I will sing of your love and justice; to you, O Lord, I will sing praise. I will be careful to lead a blameless life… when will you come to me? I will walk in my house with blameless heart. I will set before my eyes no vile thing. The deeds of the faithless men I hate; they will not cling to me. Men of perverse heart shall be far from me; I will have nothing to do with evil. Whoever slanders his neighbor in secret, him will I put to silence; whoever has haughty eyes and a proud heart, him I will not endure. My eyes will be on the faithful in the land, that they may dwell with me; he whose walk is blameless will minister to me. No one who practices deceit will dwell in my house; no one who speaks falsely will stand in my presence. Every morning I will put to silence all the wicked in the land; I will cut off every evildoer from the city of the Lord.
In an age when acceptance is essential to finding a listening ear, I believe we have lost sight of the idea that we are to be “set apart.” Society tells us that knowledge is equivalent to tolerance; anyone who stands for something conservative or morally anchored must be an uninformed bigot who refuses to listen to reason. We need to walk with the sinners and dine with the tax collectors, right? Yes and no.
I disagree with a trend that I have seen in which Christians work so hard to make their non-Christian friends feel loved and accepted for who they are, that they come to a point where there is no difference between the two. They lead the very same lives with the same social calendar and the same priorities, except one privately bears the title “Christian.”
Please do not mistake what I am saying; I believe firmly that we are to love all men as our brothers and that we are to meet sinners where they are at, but I also believe that we will one day be held accountable for our every action while here on earth. Once we accept the salvation given us through the death and resurrection of Christ, we are to be working toward holiness and sanctification. David understood the concept when he wrote this psalm. I find it no coincidence that in other portions of scripture he is described as a man after God’s own heart. If David was so sensitive to God that the Creator himself recognized his discernment, should we not take a moment to reflect on what it was that David prayed?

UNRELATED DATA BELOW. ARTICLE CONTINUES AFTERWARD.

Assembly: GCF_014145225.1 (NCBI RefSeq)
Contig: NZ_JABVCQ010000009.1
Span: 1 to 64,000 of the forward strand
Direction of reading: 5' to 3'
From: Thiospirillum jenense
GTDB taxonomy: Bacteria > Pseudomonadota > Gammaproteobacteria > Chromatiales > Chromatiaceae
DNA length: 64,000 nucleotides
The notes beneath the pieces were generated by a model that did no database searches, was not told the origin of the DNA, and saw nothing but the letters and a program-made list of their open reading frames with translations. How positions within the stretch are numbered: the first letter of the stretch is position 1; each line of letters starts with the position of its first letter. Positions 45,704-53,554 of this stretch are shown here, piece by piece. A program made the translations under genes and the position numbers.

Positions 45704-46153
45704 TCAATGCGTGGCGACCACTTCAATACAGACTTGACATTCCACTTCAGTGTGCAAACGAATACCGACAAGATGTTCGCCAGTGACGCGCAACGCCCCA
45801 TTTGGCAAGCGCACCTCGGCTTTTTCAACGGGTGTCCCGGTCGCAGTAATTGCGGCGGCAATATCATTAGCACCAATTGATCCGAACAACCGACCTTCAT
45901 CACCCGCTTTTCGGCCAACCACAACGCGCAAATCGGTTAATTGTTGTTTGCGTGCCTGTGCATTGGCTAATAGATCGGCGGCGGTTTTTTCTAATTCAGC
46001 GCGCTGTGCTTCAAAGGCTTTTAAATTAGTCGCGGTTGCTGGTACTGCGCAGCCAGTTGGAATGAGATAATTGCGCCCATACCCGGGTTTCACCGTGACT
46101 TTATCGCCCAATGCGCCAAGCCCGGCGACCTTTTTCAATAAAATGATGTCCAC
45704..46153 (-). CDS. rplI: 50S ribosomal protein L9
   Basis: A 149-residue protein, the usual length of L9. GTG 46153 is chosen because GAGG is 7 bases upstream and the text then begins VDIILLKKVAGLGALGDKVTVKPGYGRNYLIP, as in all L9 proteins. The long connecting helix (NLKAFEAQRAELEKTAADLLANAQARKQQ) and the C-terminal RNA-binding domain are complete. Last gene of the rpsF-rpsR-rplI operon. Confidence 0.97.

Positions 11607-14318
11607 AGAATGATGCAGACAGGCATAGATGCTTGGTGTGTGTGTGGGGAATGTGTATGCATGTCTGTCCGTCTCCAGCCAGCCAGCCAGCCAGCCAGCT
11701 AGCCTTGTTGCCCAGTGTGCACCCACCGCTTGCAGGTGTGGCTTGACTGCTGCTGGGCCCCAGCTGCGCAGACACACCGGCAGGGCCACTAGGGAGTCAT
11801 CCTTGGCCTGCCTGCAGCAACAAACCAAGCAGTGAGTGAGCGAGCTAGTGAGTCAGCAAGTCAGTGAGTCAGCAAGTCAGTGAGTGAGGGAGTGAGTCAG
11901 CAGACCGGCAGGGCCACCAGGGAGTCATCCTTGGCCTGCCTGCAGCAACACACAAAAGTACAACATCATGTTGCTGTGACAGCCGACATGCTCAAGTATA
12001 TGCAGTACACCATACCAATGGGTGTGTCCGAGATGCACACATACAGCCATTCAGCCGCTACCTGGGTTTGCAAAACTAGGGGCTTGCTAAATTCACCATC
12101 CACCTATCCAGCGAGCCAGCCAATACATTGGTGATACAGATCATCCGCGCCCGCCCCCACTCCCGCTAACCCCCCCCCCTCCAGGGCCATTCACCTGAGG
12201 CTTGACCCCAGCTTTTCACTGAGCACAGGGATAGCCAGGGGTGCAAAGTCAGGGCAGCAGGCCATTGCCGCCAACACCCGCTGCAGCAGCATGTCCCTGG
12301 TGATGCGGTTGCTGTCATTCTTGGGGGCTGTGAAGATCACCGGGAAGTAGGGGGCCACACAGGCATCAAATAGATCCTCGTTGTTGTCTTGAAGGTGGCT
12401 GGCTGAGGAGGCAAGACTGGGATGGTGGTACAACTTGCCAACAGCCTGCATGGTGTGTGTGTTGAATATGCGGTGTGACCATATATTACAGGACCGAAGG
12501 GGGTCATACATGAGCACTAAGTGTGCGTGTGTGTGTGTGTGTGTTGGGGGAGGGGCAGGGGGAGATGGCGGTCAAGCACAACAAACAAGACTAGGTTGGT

David proclaims to the Lord that he will not tolerate wickedness. He promises the Lord a blameless heart and separation from those who practice evil. Not only that, but he also promises to silence the slanderer and cut off every evildoer from the city of the Lord. Kind of a harsh policy, isn’t it? I mean, shouldn’t he have given those people a chance. After all, we all sin once in a while, shouldn’t he have shown a little mercy?
NO! We are not to tolerate any form of wickedness or sin against our God. God is holy and cannot be associated with sin. In the same way, we are working toward holiness and should not allow it to creep into our life in any way, shape, or form; whether in our thoughts or through the influence of others. We are at war with evil and we cannot afford to let any one of the enemy’s soldiers in our camp! We must pursue holiness at all costs, even if it means the loss of friendship or family. Yes, we are to love; but love must sometimes be stern. We must speak the truth to those participating in evil or worldly practices and then we must remove ourselves from the threat to our walk. People today seem so concerned with ministry that they have forgotten their own accountability. Providing friendship to a lost soul does not matter if one doesn’t have his very own soul in order.